succession planning

Topics: Management, Leadership, Organizational studies and human resource management Pages: 24 (4833 words) Published: March 14, 2014
Succession Planning & Management
in Tough Economic Times

Succession Planning & Management
Table of contents
1. What is Succession Planning and Management?........................................... 2 2. Best Practice approach to SPM. ...................................................................... 3 .

3. How is SPM related to the Employee Life Cycle?........................................... 4 4. Measures of SPM Success. .............................................................................. 4 .

5. Why Does SPM Matter?..................................................................................... 5 6. The SPM Conundrum......................................................................................... 8

6.1. Prevalence of SPM........................................................................................ 8 6.2. The Value of SPM.......................................................................................... 9 6.3. Barriers to Success..................................................................................... 10 .

7. SPM and the Current Economic Environment. ............................................. 11 .
8. Conclusion........................................................................................................ 12 9. References........................................................................................................ 13

Succession Planning & Management
1. What is Succession Planning and Management?
For the purposes of this discussion paper, it is important to distinguish between the concepts of Succession Planning and Succession Management as these are frequently used interchangeably in the literature. The term “Replacement Planning” is also a concept that features frequently in discussions about succession. “Succession Planning and Management, or SPM, can be defined as a purposeful and systematic effort made by an organization to ensure leadership continuity, retain and develop knowledge and intellectual capital for the future, and encourage individual employee growth and development” (Schein, 1997; cited in Caruso, Groehler & Perry, 2005). The three concepts can be placed on a continuum, with Replacement Planning at one end and Succession Management at the other, with Succession Planning somewhere in between. The differences between the three practices are highlighted below (Berke, 2005):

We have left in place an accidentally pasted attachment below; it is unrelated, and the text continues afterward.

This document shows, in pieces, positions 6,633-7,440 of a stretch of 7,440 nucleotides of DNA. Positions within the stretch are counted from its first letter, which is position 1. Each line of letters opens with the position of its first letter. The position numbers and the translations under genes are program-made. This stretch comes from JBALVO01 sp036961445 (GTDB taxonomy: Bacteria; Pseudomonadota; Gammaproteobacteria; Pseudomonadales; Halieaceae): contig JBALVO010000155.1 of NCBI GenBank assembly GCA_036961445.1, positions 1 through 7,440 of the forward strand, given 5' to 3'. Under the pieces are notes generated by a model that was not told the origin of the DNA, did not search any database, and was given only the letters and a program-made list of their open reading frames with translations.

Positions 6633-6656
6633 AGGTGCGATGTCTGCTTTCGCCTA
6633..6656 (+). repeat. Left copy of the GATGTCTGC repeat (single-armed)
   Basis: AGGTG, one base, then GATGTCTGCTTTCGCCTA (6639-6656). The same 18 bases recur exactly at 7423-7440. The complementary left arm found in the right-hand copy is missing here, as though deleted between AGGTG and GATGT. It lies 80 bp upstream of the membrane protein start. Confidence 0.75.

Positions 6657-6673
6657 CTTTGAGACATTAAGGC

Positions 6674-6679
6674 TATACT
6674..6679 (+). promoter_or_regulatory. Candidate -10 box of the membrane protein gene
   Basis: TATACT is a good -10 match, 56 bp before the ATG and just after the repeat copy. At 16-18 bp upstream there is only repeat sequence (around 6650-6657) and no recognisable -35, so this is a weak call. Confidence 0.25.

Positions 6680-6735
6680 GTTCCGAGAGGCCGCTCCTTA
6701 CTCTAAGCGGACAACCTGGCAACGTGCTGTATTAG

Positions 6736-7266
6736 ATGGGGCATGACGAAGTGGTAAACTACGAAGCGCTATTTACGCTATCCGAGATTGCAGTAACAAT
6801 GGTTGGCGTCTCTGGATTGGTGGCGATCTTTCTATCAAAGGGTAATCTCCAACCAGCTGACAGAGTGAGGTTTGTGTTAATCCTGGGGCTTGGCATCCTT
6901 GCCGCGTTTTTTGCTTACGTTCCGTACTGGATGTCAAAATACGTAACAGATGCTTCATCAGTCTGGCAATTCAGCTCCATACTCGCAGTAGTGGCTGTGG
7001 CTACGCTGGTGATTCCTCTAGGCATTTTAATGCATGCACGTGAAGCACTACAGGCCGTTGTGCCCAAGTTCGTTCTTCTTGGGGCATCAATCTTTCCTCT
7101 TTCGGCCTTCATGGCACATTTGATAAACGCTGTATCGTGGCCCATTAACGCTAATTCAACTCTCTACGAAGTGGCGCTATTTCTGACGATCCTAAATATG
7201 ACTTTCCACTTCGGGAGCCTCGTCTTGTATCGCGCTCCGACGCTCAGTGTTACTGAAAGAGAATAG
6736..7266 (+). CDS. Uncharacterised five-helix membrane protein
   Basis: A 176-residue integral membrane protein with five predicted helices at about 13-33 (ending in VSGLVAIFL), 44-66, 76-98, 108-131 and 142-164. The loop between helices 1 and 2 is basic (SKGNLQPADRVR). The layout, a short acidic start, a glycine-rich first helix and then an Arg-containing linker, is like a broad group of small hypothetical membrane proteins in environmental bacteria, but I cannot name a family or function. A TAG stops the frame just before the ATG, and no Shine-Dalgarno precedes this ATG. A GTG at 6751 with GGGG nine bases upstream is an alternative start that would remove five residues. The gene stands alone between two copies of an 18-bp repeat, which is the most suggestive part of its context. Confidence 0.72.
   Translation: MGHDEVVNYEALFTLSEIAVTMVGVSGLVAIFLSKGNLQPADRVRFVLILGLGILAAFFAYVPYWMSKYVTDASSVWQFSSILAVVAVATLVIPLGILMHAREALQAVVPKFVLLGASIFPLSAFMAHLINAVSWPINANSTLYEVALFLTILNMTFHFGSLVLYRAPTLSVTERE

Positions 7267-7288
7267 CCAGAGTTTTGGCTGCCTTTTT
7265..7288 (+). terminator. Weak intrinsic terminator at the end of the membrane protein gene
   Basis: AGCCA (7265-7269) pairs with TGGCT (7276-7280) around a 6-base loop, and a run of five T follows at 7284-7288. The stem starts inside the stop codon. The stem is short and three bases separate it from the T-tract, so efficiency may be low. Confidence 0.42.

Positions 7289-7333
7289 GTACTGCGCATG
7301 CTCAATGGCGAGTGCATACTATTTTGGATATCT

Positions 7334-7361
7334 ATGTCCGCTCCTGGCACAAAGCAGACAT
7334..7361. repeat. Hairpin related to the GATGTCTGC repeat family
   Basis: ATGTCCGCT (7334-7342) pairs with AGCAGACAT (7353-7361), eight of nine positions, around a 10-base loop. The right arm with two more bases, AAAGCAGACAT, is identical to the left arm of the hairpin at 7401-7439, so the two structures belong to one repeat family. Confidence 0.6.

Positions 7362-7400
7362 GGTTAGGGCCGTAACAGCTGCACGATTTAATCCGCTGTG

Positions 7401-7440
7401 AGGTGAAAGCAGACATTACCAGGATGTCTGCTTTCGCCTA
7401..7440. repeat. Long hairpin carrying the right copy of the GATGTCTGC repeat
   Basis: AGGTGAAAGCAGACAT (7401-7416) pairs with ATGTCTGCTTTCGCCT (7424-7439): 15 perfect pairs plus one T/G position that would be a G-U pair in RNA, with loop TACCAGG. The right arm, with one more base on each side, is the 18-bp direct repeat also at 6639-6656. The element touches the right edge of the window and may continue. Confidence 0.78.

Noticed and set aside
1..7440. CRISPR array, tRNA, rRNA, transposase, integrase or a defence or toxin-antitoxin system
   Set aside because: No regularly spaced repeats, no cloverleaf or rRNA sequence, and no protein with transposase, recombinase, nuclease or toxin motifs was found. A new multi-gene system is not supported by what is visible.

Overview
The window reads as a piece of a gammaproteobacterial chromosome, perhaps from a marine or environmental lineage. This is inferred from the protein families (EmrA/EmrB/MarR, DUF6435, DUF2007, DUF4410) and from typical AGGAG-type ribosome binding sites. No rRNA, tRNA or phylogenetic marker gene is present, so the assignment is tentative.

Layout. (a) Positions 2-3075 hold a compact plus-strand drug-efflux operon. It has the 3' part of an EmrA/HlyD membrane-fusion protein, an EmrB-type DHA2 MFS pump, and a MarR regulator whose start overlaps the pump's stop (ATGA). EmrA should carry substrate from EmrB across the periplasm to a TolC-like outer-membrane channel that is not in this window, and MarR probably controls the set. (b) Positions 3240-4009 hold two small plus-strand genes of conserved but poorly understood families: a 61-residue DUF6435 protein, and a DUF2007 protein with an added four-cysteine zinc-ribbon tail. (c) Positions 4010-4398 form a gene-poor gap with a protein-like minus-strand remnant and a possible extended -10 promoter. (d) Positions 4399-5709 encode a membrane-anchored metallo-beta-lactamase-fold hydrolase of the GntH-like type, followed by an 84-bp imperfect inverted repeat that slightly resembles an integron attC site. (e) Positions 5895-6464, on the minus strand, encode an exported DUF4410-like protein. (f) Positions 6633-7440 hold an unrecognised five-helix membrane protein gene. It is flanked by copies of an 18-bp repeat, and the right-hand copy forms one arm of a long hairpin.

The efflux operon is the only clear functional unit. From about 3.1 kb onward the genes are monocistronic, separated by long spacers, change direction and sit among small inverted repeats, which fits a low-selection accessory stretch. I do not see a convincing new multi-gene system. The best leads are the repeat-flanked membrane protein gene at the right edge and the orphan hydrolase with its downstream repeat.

Replacement
Planning

Succession
Planning

Succession
Management

Identification of Successors

Yes

Yes

Yes

Development of successors

Little or none

Yes

Yes

Top 2 or 3

Top 2 or 3

All

Managerial levels

Replacement Planning is a reactive approach to staffing that involves identifying replacements for key positions, usually at the senior levels of the organization. Little focused development occurs for the successor and it is commonly assumed that the current manager is also a sound role model for the next manager. CEO replacement was the original focus of replacement planning given the critical role the CEO plays in any business. It then evolved into Succession Planning which differs to Replacement Planning only in that identified successors undertake focused development. The process of succession planning is also closely intertwined with the workforce planning process. Each can only be as good as the other. Workforce planning allows the importance of job roles to be reviewed and critical training needs to be identified and prioritised (Kiyonaga, 2004). Without such information, key roles and employees are difficult to identify and development efforts will lack focus.

There is still much debate about whether replacements should come from outside or from within the organisation. Research suggests that insiders tend to deliver better results than those from outside (Zhang & Rajagopalan, 2004; cited in Berke, 2005). This is only the case however if insiders have been groomed for the role. The...


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